Buy what you use anyway and rotate the supplies.
    Could not believe that 2 or 3 days after Hurricane Sandy we heard complaints of people ” starving with nothing to eat”.
    Seriously?

    I’ve voluntarily gone without food for 3 days.

    • #10
  11. Blue State Blues Member
    Blue State Blues
    @BlueStateBlues

    Kozak:Having a couple of months of food and supples on hand is just a cheap form of insurance.
    Buy what you use anyway and rotate the supplies.
    Could not believe that 2 or 3 days after Hurricane Sandy we heard complaints of people ” starving with nothing to eat”.
    Seriously?

    They may have lost food due to flooding.

    We usually eat fresh meat and produce, although there are a few things in the freezer.  After a week or so we would probably be reduced to pasta and rice, canned beans and tomatoes, and whatever oddball stuff was in the back of the cabinets.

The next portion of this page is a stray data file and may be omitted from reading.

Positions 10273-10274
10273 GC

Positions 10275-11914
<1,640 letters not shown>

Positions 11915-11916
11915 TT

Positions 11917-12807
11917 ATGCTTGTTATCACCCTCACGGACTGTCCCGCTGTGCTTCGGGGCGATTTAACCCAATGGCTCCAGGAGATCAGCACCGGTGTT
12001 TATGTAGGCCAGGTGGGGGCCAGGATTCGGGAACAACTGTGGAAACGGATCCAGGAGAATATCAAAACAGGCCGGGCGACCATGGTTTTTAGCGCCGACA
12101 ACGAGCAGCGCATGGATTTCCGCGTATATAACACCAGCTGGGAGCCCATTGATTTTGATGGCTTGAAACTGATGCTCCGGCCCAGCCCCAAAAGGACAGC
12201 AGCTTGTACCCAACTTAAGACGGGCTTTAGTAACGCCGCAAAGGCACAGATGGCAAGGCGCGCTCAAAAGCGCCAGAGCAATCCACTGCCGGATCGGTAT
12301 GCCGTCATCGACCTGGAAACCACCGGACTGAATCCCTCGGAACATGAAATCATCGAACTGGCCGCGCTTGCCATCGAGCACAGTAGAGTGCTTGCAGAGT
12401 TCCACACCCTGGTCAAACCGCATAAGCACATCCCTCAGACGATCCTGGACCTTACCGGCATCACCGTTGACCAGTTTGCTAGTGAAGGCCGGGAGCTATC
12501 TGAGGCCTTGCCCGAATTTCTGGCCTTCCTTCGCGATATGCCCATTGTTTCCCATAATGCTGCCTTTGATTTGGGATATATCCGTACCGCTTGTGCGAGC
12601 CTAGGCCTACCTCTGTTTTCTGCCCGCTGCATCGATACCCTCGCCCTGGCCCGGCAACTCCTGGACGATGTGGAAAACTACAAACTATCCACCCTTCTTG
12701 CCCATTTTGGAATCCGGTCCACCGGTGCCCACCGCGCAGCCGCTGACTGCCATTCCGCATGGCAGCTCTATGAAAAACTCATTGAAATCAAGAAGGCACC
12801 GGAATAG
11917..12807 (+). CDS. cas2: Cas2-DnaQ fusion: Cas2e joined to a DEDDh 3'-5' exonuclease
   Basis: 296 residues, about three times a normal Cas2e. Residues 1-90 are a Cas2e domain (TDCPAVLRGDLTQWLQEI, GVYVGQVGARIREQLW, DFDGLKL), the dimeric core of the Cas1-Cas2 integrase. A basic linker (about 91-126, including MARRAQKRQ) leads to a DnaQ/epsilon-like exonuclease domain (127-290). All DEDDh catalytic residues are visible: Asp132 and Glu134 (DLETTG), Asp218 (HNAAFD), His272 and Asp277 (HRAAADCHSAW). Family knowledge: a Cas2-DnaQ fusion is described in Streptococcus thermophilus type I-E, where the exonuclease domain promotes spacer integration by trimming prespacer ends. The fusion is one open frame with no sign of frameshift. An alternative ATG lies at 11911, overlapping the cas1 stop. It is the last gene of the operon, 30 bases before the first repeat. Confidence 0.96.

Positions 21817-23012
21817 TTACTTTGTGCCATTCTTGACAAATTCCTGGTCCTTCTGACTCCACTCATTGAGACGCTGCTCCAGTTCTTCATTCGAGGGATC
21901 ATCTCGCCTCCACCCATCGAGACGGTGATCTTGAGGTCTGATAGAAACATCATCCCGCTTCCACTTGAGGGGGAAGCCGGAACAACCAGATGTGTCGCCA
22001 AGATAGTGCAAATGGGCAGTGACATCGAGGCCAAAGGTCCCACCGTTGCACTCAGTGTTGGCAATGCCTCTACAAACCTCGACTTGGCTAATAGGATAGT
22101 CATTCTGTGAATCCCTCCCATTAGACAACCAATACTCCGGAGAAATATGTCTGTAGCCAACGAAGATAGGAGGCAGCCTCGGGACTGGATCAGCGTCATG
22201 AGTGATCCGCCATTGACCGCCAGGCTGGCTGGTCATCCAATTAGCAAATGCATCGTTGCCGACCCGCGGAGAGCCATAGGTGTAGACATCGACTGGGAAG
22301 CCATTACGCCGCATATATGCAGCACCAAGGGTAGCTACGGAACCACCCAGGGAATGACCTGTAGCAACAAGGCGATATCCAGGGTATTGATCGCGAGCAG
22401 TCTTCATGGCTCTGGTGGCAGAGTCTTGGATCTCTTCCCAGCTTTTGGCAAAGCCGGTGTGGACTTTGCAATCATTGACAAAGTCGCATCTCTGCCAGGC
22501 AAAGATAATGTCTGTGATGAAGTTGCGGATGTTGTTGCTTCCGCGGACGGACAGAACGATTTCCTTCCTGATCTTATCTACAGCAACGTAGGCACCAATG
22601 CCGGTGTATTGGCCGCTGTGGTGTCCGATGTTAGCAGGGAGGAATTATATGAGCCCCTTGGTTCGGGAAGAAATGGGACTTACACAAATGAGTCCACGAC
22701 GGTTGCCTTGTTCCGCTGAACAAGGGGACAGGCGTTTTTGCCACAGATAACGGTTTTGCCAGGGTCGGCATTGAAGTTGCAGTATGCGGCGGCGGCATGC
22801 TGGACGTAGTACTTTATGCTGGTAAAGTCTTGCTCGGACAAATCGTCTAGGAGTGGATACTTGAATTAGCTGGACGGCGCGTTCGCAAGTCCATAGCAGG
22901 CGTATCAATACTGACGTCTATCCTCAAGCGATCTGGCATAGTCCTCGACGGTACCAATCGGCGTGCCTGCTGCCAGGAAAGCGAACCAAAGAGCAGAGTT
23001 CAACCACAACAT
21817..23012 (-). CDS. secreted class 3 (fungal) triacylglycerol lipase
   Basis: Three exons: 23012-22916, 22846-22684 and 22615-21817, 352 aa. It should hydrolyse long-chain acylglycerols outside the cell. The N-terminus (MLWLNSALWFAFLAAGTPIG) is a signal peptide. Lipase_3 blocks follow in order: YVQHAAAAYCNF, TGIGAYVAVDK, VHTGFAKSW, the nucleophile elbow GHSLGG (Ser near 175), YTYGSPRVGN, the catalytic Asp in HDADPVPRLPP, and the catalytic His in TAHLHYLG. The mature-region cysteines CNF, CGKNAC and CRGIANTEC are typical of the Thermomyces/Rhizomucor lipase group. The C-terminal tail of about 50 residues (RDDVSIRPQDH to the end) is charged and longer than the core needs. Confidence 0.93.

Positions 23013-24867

• #11
  12. Front Seat Cat Member
    Front Seat Cat
    @FrontSeatCat

    I am surprised to see this on the main feed – it should be. I remember Y2K – I was working at at large consulting firm – they had an IT dept. that was working round the clock – 3 days before, I went to my ATM and it showed I had about 300K more than I really did….by Monday the glitch was fixed – phooey.  My co-workers were strapping wads of cash to their thighs (not really – just putting it under the mattress).  I had enough water and canned goods for the neighborhood for a year.

    I’m an average person in a hurricane state. I think I started to pay attention more, after the 2008 crash.

    I keep cash on hand (our county lost power and gas pumps didn’t work), been through Hurricane Ivan (lost power for 4 days), I top off tank, keep extra food and water, batteries, even a supply of garden seeds, just the basics. The world has gone bananas since 2008 and I think your advice Kevin, should be heeded all the more.  Thank you!

    PS – I have heard gov ads on radio recently heeding people to prepare – not sure if it is from FEMA, military re-opened old cold war facilities in CO and WY, federal banks have sent bug out kits to employees, Homeland Security has stocked up – maybe we should too….